Pulsed electromagnetic fields (PEMFs) are known to be effective in the stimulation of cultured osteoblasts and in vivo healing of delayed and nonunion fractures. In the present in vitro study the effects of PEMFs on osteoblastic cell cultures (MG63 human osteoblast-like cells) grown in the presence of poly-methylmethacrylate (PMMA) and of a biomimetic bone substitute made of a PMMA matrix added with alfa-tricalcium phosphate (PMMA+α-TCP) were evaluated, to assess the biological response at the cell-biomaterial interaction. Cultures were stimulated with PEMFs (75 Hz, 2.3 mT, 1.3-ms pulse duration) 12 h/day for 3 days and evaluations (MTT, ALP, OC, PICP, TGFβ-1, IL-6) were performed at 3 and 6 days. PMMA had a negative effect on osteoblasts, whereas PMMA+α-TCP enhanced production of ALP, PICP, OC and TGFβ-1, and reduced IL-6 levels. Cells responded positively to PEMF stimulation even when cultured with a poorly biocompatible material, such as PMMA. This effect was more evident in the presence of PMMA+α-TCP (further improvement in proliferation and synthetic activity) both at 3 and at 6 days. The properties of PMMA+α-TCP look promising, and the present results support the use of PEMFs to improve tissue response to biomaterials implanted as bone substitutes.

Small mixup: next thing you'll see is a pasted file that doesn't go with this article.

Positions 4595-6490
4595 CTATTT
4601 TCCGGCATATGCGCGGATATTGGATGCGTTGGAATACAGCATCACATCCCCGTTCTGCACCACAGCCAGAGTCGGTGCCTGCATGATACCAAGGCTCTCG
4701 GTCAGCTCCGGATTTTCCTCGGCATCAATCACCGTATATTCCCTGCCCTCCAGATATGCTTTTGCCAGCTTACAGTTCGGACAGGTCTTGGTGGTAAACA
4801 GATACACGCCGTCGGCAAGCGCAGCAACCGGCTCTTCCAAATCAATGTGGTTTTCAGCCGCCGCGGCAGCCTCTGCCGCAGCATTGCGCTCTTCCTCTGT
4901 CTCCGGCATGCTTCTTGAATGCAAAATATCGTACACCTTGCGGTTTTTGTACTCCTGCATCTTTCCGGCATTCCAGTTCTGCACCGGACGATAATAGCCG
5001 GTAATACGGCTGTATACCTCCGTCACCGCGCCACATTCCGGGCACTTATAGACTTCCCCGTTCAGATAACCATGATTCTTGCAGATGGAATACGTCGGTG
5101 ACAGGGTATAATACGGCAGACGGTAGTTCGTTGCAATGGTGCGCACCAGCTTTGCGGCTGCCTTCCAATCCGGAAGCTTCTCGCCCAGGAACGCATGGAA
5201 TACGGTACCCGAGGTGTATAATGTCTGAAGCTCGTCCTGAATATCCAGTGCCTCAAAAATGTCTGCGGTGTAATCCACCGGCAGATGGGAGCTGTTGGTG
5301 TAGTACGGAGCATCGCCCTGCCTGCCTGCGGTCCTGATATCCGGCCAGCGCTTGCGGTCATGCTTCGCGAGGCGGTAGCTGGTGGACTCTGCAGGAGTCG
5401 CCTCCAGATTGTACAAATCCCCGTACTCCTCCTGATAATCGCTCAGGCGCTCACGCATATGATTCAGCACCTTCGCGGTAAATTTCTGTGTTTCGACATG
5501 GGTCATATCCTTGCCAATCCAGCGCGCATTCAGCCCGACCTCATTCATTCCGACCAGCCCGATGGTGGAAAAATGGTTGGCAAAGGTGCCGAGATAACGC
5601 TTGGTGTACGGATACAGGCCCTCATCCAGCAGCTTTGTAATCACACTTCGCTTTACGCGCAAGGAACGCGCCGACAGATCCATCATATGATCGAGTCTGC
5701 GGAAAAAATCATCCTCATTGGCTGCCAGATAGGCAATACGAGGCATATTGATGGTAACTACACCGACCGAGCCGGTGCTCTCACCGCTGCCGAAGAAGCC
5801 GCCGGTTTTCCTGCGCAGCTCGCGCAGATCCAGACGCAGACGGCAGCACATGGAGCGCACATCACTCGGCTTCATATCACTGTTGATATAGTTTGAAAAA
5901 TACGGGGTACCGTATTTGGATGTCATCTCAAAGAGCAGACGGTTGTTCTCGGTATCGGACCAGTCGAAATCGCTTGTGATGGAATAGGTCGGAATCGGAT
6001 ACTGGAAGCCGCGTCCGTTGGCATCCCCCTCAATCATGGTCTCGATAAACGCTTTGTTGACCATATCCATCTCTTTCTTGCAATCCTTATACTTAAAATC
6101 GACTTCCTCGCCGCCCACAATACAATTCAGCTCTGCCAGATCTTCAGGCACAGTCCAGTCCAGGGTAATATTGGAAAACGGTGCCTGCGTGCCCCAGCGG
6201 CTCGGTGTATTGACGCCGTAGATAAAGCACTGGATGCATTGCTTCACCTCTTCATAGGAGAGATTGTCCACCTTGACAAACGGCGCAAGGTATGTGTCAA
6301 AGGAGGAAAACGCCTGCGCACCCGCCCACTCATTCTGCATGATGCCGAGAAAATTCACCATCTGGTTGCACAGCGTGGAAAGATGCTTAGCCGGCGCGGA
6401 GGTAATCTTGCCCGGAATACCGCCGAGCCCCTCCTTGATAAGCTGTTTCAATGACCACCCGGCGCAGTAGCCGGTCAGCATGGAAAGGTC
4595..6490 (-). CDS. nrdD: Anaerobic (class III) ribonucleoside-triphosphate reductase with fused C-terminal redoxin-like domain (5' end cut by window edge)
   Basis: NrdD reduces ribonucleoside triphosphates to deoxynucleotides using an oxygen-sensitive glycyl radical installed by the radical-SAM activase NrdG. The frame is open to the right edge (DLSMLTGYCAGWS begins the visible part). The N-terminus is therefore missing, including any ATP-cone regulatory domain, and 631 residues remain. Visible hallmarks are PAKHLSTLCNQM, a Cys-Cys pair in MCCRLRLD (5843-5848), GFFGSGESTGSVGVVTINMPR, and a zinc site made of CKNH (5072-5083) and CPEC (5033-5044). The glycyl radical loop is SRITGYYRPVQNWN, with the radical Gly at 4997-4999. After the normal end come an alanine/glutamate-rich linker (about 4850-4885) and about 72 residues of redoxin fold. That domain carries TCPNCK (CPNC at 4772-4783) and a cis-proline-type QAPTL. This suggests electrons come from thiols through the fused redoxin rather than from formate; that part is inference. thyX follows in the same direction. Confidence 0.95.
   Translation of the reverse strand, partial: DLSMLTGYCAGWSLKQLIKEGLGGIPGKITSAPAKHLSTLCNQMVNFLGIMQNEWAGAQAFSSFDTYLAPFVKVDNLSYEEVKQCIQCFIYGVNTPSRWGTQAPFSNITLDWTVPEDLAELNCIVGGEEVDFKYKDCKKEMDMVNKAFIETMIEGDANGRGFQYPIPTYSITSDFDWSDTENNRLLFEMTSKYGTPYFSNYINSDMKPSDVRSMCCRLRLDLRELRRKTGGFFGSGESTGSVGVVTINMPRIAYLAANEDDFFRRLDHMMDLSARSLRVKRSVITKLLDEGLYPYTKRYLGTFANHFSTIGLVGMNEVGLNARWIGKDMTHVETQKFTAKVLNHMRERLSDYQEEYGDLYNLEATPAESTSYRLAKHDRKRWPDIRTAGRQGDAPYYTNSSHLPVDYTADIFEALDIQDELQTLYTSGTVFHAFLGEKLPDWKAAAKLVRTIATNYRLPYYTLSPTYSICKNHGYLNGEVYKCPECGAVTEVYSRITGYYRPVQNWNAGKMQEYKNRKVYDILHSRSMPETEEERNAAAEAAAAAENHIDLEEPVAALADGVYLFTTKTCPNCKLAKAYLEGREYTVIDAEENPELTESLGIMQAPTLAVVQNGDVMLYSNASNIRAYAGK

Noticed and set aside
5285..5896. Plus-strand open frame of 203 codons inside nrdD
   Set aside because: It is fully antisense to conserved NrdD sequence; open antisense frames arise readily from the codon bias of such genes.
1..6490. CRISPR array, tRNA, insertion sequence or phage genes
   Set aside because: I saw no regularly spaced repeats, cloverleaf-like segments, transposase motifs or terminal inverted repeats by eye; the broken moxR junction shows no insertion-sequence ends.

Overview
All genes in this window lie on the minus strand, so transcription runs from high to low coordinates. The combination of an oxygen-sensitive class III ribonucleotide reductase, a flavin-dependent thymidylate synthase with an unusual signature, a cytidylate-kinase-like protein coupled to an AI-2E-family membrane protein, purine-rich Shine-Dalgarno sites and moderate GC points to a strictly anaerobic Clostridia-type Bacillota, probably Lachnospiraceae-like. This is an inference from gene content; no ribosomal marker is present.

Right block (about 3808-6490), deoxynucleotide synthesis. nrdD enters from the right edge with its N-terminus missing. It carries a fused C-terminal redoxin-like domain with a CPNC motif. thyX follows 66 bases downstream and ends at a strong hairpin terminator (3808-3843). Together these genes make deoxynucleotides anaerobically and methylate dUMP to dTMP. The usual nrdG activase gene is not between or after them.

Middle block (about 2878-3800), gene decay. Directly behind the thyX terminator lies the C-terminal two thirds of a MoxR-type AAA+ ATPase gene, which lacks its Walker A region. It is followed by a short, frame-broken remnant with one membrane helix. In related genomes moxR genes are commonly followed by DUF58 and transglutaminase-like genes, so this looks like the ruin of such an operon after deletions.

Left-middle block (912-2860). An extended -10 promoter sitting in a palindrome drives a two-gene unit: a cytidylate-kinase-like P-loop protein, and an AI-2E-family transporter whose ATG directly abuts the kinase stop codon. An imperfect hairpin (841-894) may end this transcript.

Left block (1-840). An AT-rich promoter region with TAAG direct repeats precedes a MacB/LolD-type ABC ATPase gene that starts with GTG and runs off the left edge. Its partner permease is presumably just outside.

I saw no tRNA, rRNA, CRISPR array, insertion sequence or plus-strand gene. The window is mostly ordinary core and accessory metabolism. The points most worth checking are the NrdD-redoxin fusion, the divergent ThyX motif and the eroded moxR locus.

|Number of pages||7|
|Journal||Journal of Biomedical Materials Research - Part A|
|Publication status||Published - Jan 1 2003|
- Bone substitutes
- Pulsed electromagnetic field
ASJC Scopus subject areas
- Biomedical Engineering